It is definitely a good day to be watching the wildlife from indoors, with convivial company and a mug of hot coffee in hand.

All text & images ©2018 Carol Saunderson

Friday, 19 January 2018

Abstract Landscape Painter.  Rural Dweller.  Lover of Modernist Art and Design.

19 January

A grey heron stands looking hopefully into Barry’s ice-covered pond, until our door to the garden opens and causes it to lift off, flying languorously away over the meadow.

I am able to take a longer walk in the winter sunshine today, but do not feel well enough to spend a whole day standing at the easel in a cold studio.  Instead, I limit my time, making sketches and ink paintings with simple compositions and a restricted colour palette.

At twilight, Millie and I take a short stroll and I look at the sliver of moon, set against an ice-blue sky.  The silhouettes of the motionless, bare trees are inky black against the translucent background.  A wide and heavy band of purply-blue cloud moves incrementally across the scene and obscures the fingernail of light.

All text & images ©2018 Carol Saunderson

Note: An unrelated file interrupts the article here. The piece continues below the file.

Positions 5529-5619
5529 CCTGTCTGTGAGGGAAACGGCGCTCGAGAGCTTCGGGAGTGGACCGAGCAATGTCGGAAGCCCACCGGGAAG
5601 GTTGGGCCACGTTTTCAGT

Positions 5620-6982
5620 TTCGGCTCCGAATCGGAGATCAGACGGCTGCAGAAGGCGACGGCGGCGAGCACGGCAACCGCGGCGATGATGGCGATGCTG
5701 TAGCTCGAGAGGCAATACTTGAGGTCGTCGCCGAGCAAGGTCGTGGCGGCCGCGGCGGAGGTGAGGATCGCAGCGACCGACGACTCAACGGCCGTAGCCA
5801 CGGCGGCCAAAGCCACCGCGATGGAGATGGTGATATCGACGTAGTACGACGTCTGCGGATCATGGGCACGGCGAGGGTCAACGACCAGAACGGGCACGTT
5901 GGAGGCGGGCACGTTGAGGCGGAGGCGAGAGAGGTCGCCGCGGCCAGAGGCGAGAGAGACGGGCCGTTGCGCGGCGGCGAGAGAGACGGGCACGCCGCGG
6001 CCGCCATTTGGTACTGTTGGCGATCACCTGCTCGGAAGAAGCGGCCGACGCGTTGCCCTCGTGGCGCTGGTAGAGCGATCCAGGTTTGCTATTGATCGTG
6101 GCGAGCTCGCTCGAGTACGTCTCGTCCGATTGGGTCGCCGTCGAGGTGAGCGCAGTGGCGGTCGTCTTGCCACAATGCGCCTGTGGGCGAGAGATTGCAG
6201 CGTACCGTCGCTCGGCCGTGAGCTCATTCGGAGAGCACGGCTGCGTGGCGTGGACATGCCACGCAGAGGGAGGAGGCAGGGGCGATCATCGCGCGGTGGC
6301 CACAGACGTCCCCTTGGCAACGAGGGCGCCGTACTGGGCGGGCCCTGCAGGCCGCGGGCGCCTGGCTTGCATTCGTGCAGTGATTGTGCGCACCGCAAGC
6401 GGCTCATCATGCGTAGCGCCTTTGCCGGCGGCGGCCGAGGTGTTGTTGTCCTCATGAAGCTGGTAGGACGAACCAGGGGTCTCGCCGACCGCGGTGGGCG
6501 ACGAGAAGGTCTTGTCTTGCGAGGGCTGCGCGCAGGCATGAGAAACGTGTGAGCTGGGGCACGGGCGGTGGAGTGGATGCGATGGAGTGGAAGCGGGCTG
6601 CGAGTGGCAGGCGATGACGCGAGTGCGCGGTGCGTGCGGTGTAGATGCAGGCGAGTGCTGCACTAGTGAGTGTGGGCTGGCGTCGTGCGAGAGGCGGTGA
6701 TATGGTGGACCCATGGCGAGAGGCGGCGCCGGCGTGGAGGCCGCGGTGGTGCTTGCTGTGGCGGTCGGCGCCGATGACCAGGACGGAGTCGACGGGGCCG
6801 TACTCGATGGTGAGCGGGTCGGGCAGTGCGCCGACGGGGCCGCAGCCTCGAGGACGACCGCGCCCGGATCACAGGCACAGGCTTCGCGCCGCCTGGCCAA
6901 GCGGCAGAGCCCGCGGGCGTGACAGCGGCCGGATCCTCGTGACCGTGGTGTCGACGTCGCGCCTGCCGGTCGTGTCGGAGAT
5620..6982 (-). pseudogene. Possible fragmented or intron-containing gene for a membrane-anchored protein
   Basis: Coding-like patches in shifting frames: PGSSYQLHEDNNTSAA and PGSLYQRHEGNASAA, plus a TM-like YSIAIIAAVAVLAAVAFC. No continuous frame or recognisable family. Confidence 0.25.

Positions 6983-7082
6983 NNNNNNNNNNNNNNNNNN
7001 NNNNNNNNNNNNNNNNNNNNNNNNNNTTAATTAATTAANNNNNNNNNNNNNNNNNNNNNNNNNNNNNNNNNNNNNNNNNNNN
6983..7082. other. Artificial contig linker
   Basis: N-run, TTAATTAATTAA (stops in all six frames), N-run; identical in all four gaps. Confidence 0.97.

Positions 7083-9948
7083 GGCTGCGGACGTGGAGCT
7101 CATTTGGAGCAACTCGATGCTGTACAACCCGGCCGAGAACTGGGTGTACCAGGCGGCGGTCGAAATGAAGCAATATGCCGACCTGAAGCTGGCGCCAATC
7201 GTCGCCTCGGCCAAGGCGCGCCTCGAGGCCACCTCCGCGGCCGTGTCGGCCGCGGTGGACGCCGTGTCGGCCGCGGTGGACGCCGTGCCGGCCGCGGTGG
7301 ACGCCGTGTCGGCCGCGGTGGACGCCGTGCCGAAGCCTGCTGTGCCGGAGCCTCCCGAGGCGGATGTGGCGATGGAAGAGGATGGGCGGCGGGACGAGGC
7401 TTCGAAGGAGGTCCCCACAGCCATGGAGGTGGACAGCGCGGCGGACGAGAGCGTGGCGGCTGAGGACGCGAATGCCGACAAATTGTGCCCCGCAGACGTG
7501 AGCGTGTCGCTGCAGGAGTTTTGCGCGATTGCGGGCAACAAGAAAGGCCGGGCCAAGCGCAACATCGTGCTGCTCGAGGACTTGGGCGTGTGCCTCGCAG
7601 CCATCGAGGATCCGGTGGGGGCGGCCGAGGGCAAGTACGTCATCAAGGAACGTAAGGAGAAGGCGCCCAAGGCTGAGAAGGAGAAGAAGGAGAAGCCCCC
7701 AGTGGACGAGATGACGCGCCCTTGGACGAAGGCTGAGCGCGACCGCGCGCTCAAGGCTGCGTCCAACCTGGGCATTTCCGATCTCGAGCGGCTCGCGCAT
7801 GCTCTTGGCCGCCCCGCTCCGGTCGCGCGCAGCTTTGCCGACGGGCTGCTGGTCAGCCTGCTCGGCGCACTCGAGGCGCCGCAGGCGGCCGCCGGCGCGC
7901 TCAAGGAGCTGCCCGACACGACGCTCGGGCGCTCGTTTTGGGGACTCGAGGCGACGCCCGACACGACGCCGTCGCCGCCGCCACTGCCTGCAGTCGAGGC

Thursday, 18 January 2018

Abstract Landscape Painter.  Rural Dweller.  Lover of Modernist Art and Design.

18 January

I’ve been laid low by a virus for the last couple of days, so today, I am very pleased to get out for a short walk, some fresh air, and to see the sky again. Being outdoors makes me feel so much better. We are surprised to see so few branches down after last night’s winds of 80+ mph.  They must have been weeded out during the last storm.

There are no other buildings for miles in a westerly direction from where we live.  This means that our little cottage takes the full brunt of the west wind.  Being old, it literally moves with the onslaught - a strange sensation when you are lying in bed!  However, the fact that it flexes is probably why it has managed to stand here for so long.

From 3am to 7am, the wind roars over us, dislodging the board that blocks one of the chimneys, and pulling air through the house so strongly that I have to put my shoulder to the old wooden kitchen door in order to latch and bolt it!

A small, Victorian, bedroom fireplace, which we had assumed was decorative, is obviously not, as at 6am it starts clanging loudly.  The metal flap that opens directly into the chimney stack, and which I had thought was welded to the surround, is being pulled open and shut. It sounds like someone is banging a spade with a hammer. On inspection I see that it has a metal eyelet on the flap, which enables me to thread nylon picture twine through it and to tie it to the bars of the grate and impede its movement.  Useful stuff for all sorts of jobs!